What should I do if my dog eats marshmallow fluff?
If your dog consumes more than one marshmallow fluff in one sitting, call your vet immediately for further instruction.
Your vet might opt to induce vomiting if your dog ate multiple marshmallows within the last few hours to prevent pancreatitis, GI obstruction, and gastrointestinal upset.
If your dog ate only one marshmallow fluff without Xylitol as an ingredient, they should be fine.
Expect symptoms like an upset stomach, vomiting, or diarrhea which should go away within a day.
However, you should keep a close eye on him if the symptoms persist.
If your dog has a preexisting condition like diabetes and happens to eat a marshmallow, rush him to the vet for proper medical care as it may worsen their condition.
Is marshmallow fluff safe for dogs?
No, marshmallow fluff can cause severe side effects for your dog or even death.
The common side effects of marshmallow fluff in dogs are vomiting, diarrhea, stomach upset, seizures, and lethargy.
The health risk of marshmallow fluff depends on the size of your dog, the amount consumed, your dog’s genetic makeup, and overall health.
For example, feeding a diabetic dog marshmallow fluff will only worsen his condition as the excess sugars may spike the blood sugar levels, leading to insulin resistance and death.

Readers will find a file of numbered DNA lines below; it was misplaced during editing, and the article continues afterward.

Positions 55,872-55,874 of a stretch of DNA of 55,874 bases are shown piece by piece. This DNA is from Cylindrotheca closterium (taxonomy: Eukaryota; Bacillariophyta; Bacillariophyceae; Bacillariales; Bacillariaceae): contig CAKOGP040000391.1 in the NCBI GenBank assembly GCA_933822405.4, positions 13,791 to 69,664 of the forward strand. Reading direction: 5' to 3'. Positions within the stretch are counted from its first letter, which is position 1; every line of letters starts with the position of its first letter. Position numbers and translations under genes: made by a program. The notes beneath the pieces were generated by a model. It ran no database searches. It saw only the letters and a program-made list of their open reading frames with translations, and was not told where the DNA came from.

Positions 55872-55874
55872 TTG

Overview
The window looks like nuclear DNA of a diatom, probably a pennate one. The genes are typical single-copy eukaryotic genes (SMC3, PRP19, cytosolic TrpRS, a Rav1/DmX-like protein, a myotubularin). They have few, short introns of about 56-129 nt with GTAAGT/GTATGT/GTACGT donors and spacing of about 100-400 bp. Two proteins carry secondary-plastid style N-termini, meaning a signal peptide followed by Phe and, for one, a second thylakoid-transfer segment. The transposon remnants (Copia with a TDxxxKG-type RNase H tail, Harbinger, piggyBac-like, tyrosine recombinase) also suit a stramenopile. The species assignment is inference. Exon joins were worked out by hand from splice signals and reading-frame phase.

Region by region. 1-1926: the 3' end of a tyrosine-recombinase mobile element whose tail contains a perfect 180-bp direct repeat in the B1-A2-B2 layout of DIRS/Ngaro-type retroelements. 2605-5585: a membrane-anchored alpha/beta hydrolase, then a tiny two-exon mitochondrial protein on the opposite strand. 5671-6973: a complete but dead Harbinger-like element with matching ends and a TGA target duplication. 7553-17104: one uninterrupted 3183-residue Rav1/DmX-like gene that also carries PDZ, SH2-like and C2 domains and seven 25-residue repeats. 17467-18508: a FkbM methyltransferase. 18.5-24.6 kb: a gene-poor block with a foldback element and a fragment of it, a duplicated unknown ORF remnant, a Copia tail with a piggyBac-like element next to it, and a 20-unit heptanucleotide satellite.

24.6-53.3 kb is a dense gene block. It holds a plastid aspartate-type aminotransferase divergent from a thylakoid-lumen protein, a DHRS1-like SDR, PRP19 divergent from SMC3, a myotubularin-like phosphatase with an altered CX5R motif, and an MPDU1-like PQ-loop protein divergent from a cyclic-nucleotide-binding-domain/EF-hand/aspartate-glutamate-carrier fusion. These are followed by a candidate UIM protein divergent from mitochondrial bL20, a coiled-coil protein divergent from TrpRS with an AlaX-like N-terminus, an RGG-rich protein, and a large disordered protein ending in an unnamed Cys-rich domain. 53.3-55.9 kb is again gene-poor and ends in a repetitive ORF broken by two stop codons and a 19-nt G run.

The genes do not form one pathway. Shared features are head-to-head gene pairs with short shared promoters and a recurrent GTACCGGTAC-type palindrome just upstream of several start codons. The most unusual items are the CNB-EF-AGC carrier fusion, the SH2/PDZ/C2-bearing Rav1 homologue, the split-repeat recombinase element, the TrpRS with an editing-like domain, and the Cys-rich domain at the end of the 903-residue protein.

What are the symptoms of marshmallow fluff poisoning?
While it can be hard to distinguish between normal and severe side effects, expect symptoms like diarrhea, vomiting, or gastrointestinal upset.
Keep an eye on your dog if the symptoms persist for more than a day.
Your dog may experience other severe symptoms that may require immediate vet care.
These may include vomiting, diarrhea, abdominal pain, seizures, lethargy, and irregular heart rates.
The signs and symptoms of marshmallow fluff poisoning may show within an hour of consumption but may take up to 12 hours, so you should monitor your dog for any changes.
Consult your vet on the next step if you suspect your dog stole marshmallow fluff, just to be safe.
When does marshmallow fluff become dangerous for dogs?
If your dog eats a tiny amount over some time, he should be fine.
Keep in mind that too much sugar can be toxic for your dog as it may lead to gastrointestinal upset.
Some ingredients like xylitol can also be dangerous, even when consumed in small amounts.
If your dog falls sick after eating marshmallow fluff, take him to the vet immediately, especially if the symptoms don’t go away after 24 hours.
You might also need to keep marshmallow fluff out of your dog’s reach, especially if he has a preexisting condition like diabetes, as it can worsen their condition.
If you would like to introduce a sweet treat to your dog’s diet, consider healthier, tastier alternatives to marshmallow fluff.
These may include cantaloupe chunks, watermelon, oranges, strawberries, mangoes, and apples.
If you want to take the guesswork out of what foods are healthy to introduce to your dog, consult your vet for a detailed breakdown to prevent feeding him toxic ingredients.